NHS Confederation, integrated care

Whether a ‘hard Brexit’ (outside the EU single market) or a softer option - which, following the high court ruling last week that the government could not trigger article 50 to leave the EU without parliamentary backing, looks altogether more likely - there will be challenges ahead for both the UK and the EU to ensure smooth healthcare delivery and access to health technology innovation in the post-Brexit world, says Elisabetta Zanon, Director at the NHS European Office in Brussels, in a blog post this month.

As the UK-EU negotiations unfold, it will be crucial to give full consideration to these issues and to ensure that our new relationship with the EU “will not result in unintended consequences for patient care by slowing down access to new technologies”, she says.

The timing of the negotiations also means that they are due to run in parallel with the national implementation of new EU regulations on medical devices which were recently agreed, as well as with enhanced efforts at EU level towards greater collaborative work between member states in the areas of health technology assessment, eHealth and mhealth.

This raises questions, both for UK and EU policy makers, on the place the UK will occupy in the EU’s health technology policy landscape in the future, and whether it will maintain its involvement in it after Brexit. “The UK has made a very substantial contribution to the shaping of EU policy and regulation in this area, leading numerous initiatives and developments for the benefit not only of the UK, but of the EU as well,” says Zanon. It has also supported the European agenda on innovation and has significantly contributed to the plans for the new European Innovation Council.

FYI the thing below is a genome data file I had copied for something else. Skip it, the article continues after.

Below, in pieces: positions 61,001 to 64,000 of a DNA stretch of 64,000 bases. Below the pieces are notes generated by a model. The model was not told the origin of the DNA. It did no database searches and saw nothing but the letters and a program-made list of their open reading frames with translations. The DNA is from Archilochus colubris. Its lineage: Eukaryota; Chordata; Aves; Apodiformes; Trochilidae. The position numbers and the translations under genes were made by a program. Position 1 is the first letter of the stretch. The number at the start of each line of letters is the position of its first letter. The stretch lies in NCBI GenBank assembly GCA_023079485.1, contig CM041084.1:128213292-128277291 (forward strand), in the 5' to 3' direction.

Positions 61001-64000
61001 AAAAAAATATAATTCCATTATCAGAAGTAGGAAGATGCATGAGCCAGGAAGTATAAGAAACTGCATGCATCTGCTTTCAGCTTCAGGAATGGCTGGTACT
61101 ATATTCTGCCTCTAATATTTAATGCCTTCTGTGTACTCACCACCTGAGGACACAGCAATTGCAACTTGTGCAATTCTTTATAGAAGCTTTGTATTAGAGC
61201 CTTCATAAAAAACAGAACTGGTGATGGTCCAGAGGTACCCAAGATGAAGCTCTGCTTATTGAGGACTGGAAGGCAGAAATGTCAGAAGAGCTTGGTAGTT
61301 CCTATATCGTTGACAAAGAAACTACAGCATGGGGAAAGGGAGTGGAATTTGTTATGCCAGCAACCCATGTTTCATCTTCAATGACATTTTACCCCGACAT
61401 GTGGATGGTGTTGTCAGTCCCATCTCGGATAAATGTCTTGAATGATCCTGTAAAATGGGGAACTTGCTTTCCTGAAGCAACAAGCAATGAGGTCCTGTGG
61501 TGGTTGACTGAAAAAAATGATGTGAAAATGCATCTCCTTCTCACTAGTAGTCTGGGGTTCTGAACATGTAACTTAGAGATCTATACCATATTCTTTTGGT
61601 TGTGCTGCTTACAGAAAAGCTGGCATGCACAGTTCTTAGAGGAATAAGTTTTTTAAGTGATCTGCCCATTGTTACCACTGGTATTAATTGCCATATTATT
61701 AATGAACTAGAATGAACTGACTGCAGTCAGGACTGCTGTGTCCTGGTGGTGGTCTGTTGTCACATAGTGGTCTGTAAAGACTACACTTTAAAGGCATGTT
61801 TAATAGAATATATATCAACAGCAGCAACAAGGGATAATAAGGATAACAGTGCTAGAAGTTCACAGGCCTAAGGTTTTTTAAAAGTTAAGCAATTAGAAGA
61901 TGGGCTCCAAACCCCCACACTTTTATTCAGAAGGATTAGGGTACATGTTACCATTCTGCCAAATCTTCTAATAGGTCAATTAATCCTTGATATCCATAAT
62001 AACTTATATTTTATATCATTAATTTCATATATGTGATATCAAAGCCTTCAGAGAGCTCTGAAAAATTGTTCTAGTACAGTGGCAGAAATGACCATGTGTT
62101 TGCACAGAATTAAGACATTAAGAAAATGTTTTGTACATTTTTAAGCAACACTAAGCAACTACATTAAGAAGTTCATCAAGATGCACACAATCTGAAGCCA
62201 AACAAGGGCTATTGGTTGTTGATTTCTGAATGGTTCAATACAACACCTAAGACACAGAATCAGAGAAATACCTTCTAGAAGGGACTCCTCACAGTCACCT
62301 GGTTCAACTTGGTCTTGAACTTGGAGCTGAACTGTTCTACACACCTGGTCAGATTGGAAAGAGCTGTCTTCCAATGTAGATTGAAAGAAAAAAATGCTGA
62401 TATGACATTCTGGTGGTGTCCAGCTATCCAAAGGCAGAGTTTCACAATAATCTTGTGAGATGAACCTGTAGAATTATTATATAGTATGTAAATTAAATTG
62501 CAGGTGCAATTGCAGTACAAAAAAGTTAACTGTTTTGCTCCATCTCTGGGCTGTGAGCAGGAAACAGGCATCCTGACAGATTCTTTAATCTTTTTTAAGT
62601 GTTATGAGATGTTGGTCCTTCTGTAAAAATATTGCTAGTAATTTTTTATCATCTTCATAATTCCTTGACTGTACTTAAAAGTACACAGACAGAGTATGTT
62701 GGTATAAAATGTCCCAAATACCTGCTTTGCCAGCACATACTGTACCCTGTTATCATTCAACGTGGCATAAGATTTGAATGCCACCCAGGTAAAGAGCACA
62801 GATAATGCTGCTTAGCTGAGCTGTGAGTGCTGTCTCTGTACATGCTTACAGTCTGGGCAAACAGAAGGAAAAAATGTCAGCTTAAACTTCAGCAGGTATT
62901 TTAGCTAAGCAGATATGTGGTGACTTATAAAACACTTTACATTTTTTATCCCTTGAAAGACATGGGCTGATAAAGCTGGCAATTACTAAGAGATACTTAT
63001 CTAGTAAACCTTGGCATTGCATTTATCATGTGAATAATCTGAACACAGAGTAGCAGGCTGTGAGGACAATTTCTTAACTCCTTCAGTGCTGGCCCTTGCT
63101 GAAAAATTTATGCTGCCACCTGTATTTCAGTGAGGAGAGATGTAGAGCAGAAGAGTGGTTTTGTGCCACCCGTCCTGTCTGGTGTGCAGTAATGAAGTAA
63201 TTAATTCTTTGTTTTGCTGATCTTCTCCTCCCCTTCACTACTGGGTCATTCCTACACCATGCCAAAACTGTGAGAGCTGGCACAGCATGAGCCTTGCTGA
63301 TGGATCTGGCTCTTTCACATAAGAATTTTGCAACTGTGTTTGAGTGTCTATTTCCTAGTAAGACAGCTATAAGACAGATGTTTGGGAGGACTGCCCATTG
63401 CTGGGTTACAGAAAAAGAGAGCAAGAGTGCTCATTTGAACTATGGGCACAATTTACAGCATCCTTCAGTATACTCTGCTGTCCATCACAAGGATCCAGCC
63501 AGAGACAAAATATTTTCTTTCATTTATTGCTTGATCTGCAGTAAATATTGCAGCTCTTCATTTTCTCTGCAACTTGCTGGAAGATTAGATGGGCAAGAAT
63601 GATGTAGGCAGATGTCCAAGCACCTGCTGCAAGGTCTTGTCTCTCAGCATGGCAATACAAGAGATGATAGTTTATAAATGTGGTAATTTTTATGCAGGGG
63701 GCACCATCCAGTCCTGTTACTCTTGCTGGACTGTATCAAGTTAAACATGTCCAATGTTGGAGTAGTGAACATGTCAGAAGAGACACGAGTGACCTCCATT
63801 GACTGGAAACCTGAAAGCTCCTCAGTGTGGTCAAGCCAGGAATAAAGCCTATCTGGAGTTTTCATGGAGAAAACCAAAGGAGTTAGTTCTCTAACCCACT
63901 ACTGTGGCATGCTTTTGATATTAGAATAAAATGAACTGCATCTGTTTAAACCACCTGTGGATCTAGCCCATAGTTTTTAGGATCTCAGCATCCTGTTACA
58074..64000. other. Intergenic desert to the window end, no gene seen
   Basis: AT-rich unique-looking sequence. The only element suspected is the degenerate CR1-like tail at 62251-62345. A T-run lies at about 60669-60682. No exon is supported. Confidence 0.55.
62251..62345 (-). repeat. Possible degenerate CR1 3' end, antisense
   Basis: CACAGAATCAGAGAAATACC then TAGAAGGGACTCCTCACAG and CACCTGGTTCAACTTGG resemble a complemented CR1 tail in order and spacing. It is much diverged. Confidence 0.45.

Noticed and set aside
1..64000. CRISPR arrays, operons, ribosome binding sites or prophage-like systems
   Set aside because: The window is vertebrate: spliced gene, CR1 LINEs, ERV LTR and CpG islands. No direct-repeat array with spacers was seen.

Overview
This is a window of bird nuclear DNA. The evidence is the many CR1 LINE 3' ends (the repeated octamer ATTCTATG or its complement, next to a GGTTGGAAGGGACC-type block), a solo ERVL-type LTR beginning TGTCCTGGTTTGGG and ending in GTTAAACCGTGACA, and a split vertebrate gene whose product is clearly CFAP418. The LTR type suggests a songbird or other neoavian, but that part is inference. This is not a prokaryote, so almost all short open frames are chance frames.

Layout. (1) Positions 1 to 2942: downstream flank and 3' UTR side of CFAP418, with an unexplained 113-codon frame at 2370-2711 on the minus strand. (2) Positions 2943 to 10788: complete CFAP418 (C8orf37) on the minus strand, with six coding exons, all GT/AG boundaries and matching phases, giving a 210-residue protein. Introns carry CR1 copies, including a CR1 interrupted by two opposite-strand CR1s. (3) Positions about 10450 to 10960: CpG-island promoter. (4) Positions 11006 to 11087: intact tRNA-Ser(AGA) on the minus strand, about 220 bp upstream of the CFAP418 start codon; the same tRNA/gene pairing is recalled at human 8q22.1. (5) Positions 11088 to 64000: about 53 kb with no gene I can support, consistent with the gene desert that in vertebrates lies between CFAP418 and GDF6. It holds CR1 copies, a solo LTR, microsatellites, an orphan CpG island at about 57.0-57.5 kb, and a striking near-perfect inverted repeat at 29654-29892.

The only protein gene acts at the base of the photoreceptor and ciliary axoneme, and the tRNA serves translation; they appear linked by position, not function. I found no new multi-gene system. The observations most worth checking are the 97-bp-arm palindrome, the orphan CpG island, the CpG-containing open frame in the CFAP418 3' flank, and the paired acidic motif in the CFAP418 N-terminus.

She concludes by saying, “I am sure that our expertise will be missed by the EU!” What do you think? How can we assure a positive future for UK-EU healthcare?

Read the full post here – How to ensure access to health technology innovation in a post-Brexit world

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